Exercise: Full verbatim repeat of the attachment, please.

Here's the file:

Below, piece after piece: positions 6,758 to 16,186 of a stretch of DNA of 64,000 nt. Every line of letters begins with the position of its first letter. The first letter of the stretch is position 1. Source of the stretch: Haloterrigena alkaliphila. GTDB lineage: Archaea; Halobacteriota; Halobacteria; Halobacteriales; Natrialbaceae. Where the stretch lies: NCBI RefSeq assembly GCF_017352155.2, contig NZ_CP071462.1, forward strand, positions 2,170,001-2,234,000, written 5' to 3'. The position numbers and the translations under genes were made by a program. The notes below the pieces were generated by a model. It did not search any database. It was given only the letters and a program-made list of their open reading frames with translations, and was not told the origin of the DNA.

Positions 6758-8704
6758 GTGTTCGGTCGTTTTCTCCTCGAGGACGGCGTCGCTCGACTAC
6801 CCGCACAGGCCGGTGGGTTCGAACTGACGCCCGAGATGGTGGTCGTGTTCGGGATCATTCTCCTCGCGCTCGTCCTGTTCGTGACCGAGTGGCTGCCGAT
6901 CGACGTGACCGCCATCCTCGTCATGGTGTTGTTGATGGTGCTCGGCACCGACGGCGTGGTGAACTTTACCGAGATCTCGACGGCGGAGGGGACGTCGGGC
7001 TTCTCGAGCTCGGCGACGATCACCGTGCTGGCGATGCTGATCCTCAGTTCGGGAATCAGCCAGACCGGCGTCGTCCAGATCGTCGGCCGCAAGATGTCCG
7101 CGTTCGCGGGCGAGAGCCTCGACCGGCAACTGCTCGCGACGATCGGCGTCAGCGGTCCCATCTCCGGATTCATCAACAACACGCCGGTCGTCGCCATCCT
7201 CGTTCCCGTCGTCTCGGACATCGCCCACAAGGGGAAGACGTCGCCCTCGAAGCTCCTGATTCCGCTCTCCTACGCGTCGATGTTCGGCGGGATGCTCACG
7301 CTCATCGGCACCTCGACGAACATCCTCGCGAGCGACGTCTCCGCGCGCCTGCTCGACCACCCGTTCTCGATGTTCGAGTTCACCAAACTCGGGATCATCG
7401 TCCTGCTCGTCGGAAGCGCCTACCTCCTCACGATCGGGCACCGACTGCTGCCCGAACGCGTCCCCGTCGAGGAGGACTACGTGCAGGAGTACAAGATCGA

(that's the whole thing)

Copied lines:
Below, piece after piece: positions 6,758 to 16,186 of a stretch of DNA of 64,000 nt. Every line of letters begins with the position of its first letter. The first letter of the stretch is position 1. Source of the stretch: Haloterrigena alkaliphila. GTDB lineage: Archaea; Halobacteriota; Halobacteria; Halobacteriales; Natrialbaceae. Where the stretch lies: NCBI RefSeq assembly GCF_017352155.2, contig NZ_CP071462.1, forward strand, positions 2,170,001-2,234,000, written 5' to 3'. The position numbers and the translations under genes were made by a program. The notes below the pieces were generated by a model. It did not search any database. It was given only the letters and a program-made list of their open reading frames with translations, and was not told the origin of the DNA.

Positions 6758-8704
6758 GTGTTCGGTCGTTTTCTCCTCGAGGACGGCGTCGCTCGACTAC
6801 CCGCACAGGCCGGTGGGTTCGAACTGACGCCCGAGATGGTGGTCGTGTTCGGGATCATTCTCCTCGCGCTCGTCCTGTTCGTGACCGAGTGGCTGCCGAT
6901 CGACGTGACCGCCATCCTCGTCATGGTGTTGTTGATGGTGCTCGGCACCGACGGCGTGGTGAACTTTACCGAGATCTCGACGGCGGAGGGGACGTCGGGC
7001 TTCTCGAGCTCGGCGACGATCACCGTGCTGGCGATGCTGATCCTCAGTTCGGGAATCAGCCAGACCGGCGTCGTCCAGATCGTCGGCCGCAAGATGTCCG
7101 CGTTCGCGGGCGAGAGCCTCGACCGGCAACTGCTCGCGACGATCGGCGTCAGCGGTCCCATCTCCGGATTCATCAACAACACGCCGGTCGTCGCCATCCT
7201 CGTTCCCGTCGTCTCGGACATCGCCCACAAGGGGAAGACGTCGCCCTCGAAGCTCCTGATTCCGCTCTCCTACGCGTCGATGTTCGGCGGGATGCTCACG
7301 CTCATCGGCACCTCGACGAACATCCTCGCGAGCGACGTCTCCGCGCGCCTGCTCGACCACCCGTTCTCGATGTTCGAGTTCACCAAACTCGGGATCATCG
7401 TCCTGCTCGTCGGAAGCGCCTACCTCCTCACGATCGGGCACCGACTGCTGCCCGAACGCGTCCCCGTCGAGGAGGACTACGTGCAGGAGTACAAGATCGA